Last Saturday, Maryland football was able to hang with a Michigan State team that was fighting for bowl-eligibility, but was unable to play spoiler on the road.
The Terps fell 19-16 in East Lansing due to early turnovers, despite a strong effort from their defense throughout the contest.
Here is a closer look at the good and bad in Maryland’s final game of the season.
Early turnovers hurt
Ever since the Terps hung around with Indiana on Oct. 19, the team has struggled mightily against top teams, with one of the constants being poor starts.
Against the Spartans, Maryland continued this trend as quarterback Josh Jackson threw an interception on the team’s first drive of the game — the third time he’s done so this season.
Maryland split three wide receivers to the right on third-and-10. And despite Jackson having time and space in the pocket to step up and make a throw, wide receiver Darryl Jones tripped, allowing Josiah Scott to drive right for the ball.
Second drive. Second turnover for Maryland football. pic.twitter.com/Kw78rl3h7h— Lila Bromberg (@lilabbromberg) November 30, 2019
Even after the defense came up with a stop on downs, the Maryland offense continued its slow start, as Dontay Demus Jr. ran a hitch route to get the necessary six yard to convert, but coughed the ball up as he tried to turn up field.
Generally, these mistakes would have put games out of reach for the Terps, but they found themselves still in the thick of things early.
The defense shined when the offense became a factor
Despite the slow offensive start, the Maryland defense was able to come up with three straight turnovers after allowing a field goal on Michigan State’s opening possession to keep this game close.
Right after Maryland turns the ball over, Marcus Lewis comes up clutch with an interception in his final game as a Terp. pic.twitter.com/3kMplSzP1N— Lila Bromberg (@lilabbromberg) November 30, 2019
Marcus Lewis helped prevent a touchdown with the Terps’ first interception of the game, while freshman Deonte Banks helped reverse field on the next Spartan drive.
Maryland was then able to get on the board late in the first quarter with a touchdown pass from Jackson to Demus, marking the first time the Terps held a lead since that mid-October matchup with Indiana.
After Michigan State took a 13-7 lead into the half, Maryland was able to come out and hold the Spartans scoreless for the entire third quarter, helping the Terp offense regain the lead until a field goal over five and a half minutes into the fourth quarter tied the game at 16.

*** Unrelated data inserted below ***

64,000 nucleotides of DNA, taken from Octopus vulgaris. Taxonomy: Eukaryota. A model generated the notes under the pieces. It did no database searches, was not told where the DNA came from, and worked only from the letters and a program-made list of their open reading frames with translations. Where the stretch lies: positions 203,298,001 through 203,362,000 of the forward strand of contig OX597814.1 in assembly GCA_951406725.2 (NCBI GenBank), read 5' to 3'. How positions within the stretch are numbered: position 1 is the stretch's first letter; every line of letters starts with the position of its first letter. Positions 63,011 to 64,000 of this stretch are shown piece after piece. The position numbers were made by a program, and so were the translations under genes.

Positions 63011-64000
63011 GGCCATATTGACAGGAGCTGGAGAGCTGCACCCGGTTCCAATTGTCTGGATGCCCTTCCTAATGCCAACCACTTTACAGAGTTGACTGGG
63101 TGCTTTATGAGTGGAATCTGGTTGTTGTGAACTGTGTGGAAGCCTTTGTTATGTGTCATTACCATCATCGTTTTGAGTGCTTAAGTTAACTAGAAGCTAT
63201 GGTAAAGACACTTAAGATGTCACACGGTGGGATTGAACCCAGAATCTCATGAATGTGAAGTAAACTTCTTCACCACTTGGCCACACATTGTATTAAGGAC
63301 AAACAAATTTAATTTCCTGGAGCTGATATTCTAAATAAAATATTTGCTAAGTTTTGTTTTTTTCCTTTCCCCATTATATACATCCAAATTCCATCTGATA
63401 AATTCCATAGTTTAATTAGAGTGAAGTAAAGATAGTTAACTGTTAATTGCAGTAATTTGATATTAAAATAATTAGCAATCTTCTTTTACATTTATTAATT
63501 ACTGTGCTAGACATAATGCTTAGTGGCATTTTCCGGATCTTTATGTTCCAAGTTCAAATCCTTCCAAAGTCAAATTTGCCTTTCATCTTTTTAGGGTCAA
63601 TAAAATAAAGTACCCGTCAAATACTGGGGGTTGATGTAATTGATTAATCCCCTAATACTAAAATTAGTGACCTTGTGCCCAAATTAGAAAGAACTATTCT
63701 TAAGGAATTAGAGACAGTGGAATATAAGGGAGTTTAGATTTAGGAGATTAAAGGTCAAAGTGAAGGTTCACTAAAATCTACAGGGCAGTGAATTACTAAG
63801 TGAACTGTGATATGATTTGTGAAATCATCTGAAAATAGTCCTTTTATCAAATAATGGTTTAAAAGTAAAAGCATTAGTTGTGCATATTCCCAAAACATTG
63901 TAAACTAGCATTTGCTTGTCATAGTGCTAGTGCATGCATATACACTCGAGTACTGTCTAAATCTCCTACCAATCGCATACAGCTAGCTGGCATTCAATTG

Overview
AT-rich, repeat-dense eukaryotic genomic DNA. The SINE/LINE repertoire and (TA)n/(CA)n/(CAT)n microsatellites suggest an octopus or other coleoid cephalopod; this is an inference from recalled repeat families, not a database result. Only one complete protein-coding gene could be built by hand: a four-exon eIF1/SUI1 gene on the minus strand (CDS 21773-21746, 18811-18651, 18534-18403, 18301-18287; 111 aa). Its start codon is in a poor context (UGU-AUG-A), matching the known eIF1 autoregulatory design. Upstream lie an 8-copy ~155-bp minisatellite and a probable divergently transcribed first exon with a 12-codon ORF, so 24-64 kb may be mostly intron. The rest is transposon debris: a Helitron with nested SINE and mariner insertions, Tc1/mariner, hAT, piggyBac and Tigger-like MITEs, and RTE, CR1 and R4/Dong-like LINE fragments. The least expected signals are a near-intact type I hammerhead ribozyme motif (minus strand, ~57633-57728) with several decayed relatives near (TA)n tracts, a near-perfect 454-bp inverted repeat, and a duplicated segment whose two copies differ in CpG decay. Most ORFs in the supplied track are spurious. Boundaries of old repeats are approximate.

Anthony McFarland Jr. returned to top form
After struggling to make an impact over the past five weeks while battling an ankle injury, McFarland exploded on the scene Saturday by rushing for 134 yards and one touchdown on just eight rushes.
With the rest of the backfield unable to make a difference, it was up to McFarland to uphold the Terps’ reputation as a superior rushing team in the final game of the season.
McFarland’s biggest rush of the game came in the third quarter, as he took an edge rush quickly to the left sideline and was able to cut upfield and blaze past the defense for a 63-yard touchdown.
On top of his work on the ground, McFarland had a hand in special teams for the Terps by returning the final Michigan State kickoff 40 yards, giving the offense good field position and a better chance to tie or win the game — though it couldn’t capitalize.
The bottom line
For a Maryland team that struggled mightily to be competitive for the bulk of this season, Saturday’s game was a positive effort for the program as it looks towards the future.
With a number of players injured or sitting out for the final game of the season, it was good sign to see other players step up and take advantage of their chances to shine. Still, turnovers and sloppy mistakes remain to be a big concern that will need to be fixed if the team hopes for a better 2020 season.
Head coach Mike Locksley and his staff certainly have playmakers to work with and the foundation is there for the program to compete — it will simply continue to be a building process as the staff’s first full offseason comes around.